Finally, brothers, whatever is true, whatever is honorable, whatever is just, whatever is pure, whatever is lovely, whatever is commendable, if there is any excellence, if there is anything worthy of praise, think about these things. What you have learned and received and heard and seen in me—practice these things, and the God of peace will be with you (Philippians 4:4-9, ESV)

Notice that Paul doesn’t leave his hearers seeking to *not* do something primarily, but to avoid the evil by seeking the good. You don’t become a lover of truth by hating lies (or false news, or whatever you call it), but by seeking truth. You gain joy by thinking on worthy things, you become a man of prayer by seeking communication with God, you avoid sin by seeking to be holy etc.

This year, I’m trying (yet again) to become a regular blogger. I am not sure it will work out, but I think my failures in the past can be informed by some of my recent successes in discipline. I have found myself more able to spend time in the Word, and in prayer, not by seeking to be a man of prayer and the Word, but by keeping love in mind, and acting accordingly. That’s how I power the long obedience in one direction that is discipline.

The prayer list program was helpful, but what drove me to my knees more regularly was the memory that I loved the people I was praying for, and I loved the God I was communicating with (and I realized that love was as much long-term action as it was gushy feelings). I found it easier to keep to my Bible reading schedule because I wanted to hear from the God I love. The discipline came as I held that before me and acting accordingly.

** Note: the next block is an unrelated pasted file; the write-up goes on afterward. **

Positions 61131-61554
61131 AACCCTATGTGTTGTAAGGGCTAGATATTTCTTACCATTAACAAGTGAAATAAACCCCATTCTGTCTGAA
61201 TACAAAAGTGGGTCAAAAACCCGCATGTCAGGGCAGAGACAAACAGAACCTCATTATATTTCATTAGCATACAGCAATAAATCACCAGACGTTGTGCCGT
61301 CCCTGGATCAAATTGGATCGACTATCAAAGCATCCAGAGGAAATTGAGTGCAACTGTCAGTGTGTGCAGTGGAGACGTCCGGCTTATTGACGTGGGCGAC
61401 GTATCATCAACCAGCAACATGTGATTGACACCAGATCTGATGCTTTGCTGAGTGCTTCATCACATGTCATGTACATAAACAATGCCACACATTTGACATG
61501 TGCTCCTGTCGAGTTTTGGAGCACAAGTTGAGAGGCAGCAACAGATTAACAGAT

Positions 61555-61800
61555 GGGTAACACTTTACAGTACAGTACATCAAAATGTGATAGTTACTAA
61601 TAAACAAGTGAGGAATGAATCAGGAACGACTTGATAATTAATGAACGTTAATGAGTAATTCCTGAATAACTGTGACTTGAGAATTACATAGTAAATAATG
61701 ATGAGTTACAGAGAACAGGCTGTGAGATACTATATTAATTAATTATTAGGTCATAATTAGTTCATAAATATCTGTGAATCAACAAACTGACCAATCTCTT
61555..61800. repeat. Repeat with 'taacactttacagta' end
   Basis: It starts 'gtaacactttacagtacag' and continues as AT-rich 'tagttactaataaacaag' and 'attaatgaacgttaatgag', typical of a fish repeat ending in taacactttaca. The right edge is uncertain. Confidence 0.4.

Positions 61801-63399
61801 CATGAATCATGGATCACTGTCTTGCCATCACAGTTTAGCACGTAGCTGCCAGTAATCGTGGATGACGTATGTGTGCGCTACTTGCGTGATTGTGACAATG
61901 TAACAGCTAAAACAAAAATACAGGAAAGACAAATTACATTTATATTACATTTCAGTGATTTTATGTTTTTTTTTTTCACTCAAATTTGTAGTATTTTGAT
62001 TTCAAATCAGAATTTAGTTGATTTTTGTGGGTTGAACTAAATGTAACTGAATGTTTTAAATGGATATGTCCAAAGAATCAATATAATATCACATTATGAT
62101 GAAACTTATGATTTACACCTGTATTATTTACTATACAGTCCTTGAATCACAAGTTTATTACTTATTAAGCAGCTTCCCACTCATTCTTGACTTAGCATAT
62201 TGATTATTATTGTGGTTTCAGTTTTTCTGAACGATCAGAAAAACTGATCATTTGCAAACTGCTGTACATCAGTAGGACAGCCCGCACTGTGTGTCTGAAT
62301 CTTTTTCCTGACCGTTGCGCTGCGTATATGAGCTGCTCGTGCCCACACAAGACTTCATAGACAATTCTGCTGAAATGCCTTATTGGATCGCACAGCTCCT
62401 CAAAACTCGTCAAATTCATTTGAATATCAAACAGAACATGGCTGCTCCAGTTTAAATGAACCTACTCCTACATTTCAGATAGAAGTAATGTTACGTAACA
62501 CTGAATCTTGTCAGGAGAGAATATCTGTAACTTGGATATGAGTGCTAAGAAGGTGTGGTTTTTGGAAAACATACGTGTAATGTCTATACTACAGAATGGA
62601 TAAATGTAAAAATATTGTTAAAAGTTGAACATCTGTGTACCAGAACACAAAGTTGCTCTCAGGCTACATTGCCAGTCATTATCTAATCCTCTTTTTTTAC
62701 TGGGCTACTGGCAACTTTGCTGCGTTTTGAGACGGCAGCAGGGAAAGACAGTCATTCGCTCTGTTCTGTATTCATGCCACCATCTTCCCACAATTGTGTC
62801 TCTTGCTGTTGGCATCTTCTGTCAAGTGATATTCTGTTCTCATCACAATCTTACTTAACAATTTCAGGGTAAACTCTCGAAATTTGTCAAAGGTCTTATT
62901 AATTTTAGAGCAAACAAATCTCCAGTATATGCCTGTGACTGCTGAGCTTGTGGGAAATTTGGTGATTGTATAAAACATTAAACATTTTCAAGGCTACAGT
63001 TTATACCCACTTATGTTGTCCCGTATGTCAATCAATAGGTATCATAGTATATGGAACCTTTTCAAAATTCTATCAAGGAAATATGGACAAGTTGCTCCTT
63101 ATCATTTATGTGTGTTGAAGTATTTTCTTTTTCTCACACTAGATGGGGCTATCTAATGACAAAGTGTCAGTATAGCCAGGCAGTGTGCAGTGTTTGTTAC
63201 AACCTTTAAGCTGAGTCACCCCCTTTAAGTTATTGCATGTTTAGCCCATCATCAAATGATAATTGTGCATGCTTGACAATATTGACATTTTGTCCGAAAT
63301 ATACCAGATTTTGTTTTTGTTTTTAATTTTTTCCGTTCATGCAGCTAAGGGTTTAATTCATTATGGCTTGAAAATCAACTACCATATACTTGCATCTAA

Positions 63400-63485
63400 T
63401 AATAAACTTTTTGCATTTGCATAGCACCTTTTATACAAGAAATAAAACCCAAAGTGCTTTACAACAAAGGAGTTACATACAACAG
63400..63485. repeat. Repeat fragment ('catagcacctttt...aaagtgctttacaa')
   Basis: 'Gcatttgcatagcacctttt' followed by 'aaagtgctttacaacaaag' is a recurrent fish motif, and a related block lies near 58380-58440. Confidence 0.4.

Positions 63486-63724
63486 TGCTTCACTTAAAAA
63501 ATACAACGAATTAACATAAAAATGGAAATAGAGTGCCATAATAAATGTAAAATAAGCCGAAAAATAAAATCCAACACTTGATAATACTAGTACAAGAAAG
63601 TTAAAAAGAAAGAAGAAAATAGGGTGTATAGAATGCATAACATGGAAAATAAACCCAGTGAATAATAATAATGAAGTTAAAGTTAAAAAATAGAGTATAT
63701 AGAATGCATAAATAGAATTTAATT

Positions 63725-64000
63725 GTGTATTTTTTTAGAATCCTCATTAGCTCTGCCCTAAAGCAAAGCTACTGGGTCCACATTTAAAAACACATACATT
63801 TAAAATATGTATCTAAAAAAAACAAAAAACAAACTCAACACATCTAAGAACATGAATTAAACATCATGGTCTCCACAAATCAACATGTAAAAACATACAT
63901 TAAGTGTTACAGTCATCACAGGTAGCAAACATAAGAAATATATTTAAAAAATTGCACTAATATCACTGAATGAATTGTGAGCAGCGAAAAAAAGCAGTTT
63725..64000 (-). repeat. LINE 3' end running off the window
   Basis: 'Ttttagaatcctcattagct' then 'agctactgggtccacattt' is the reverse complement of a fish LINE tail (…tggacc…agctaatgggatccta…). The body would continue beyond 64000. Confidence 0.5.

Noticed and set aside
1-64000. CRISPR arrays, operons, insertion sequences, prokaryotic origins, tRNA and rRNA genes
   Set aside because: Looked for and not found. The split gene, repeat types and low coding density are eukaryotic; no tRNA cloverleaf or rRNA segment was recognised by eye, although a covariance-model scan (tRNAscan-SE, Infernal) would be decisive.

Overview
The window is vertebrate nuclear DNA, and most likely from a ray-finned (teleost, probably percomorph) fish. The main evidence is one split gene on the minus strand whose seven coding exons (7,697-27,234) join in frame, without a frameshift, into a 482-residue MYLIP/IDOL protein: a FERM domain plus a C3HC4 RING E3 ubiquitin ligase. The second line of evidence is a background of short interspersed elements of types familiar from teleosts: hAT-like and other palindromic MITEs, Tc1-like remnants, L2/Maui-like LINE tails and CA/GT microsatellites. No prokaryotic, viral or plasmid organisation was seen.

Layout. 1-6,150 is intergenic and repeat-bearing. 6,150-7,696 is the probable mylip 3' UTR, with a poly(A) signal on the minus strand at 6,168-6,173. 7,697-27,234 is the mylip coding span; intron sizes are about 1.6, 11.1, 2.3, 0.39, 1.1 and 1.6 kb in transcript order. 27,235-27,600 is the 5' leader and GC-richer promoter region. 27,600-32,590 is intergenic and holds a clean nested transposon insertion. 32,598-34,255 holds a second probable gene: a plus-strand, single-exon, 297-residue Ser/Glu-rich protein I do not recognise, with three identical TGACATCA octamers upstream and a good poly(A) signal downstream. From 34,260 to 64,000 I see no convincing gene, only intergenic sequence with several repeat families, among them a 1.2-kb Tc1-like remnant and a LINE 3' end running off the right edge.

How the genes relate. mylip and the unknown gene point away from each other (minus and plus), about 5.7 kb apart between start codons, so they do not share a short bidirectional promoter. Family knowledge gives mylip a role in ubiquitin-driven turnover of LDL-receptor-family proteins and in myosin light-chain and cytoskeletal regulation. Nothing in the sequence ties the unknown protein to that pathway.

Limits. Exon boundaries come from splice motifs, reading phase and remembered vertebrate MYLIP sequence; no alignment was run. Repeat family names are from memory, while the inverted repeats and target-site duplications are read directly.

Hence the renewed interest in blogging. I am commanded to tell of the glories of God, and to reflect on His goodness in my life, living as Paul did, an example of godliness (not perfection). So here I am aiming to reflect on how God is teaching me, and share it with you, my readers.

I have no idea if this will bring me the discipline (and the ultimate joy) of daily blogging. Telling of how God is working all things together for my good mediately, and His glory ultimately. But that is the goal.

One year from now, lets see how it went.

Keep me in coffee

The author is often highly caffeinated. Keep him that way!

C$2.00

Condemnation Vs. Repentance

Perhaps it is not the culture that needs to repent of its failure to be Christian, but Christians who need to repent of being so lax in following Christ.

Then Shaphan the secretary told the king, “Hilkiah the priest has given me a book.” And Shaphan read from it before the king. And when the king heard the words of the Law, he tore his clothes.
( 2 Ch 34:18–19 ESV)

From a modern perspective, king Josiah’s response in 2 Chronicles seems difficult to understand. After all, the book of the law had been discovered as a result of a massive campaign to rebuild the temple, and move the nation away from its apostate worship of false gods. Wasn’t Josiah already doing the right thing? Wasn’t the nation already moving in the right direction? Hadn’t the government found a correct footing, and wasn’t the worship of the one true God already ascendant again?

In this context, Josiah learns the law of God, and how much the people of Israel had failed to obey God for generations. As we read the context, it seems clear that he is correct in thinking that God would rightly punish Israel for its disobedience and apostasy. Yet this seems puzzling at some level as I read.

I can think of a few reasons for this: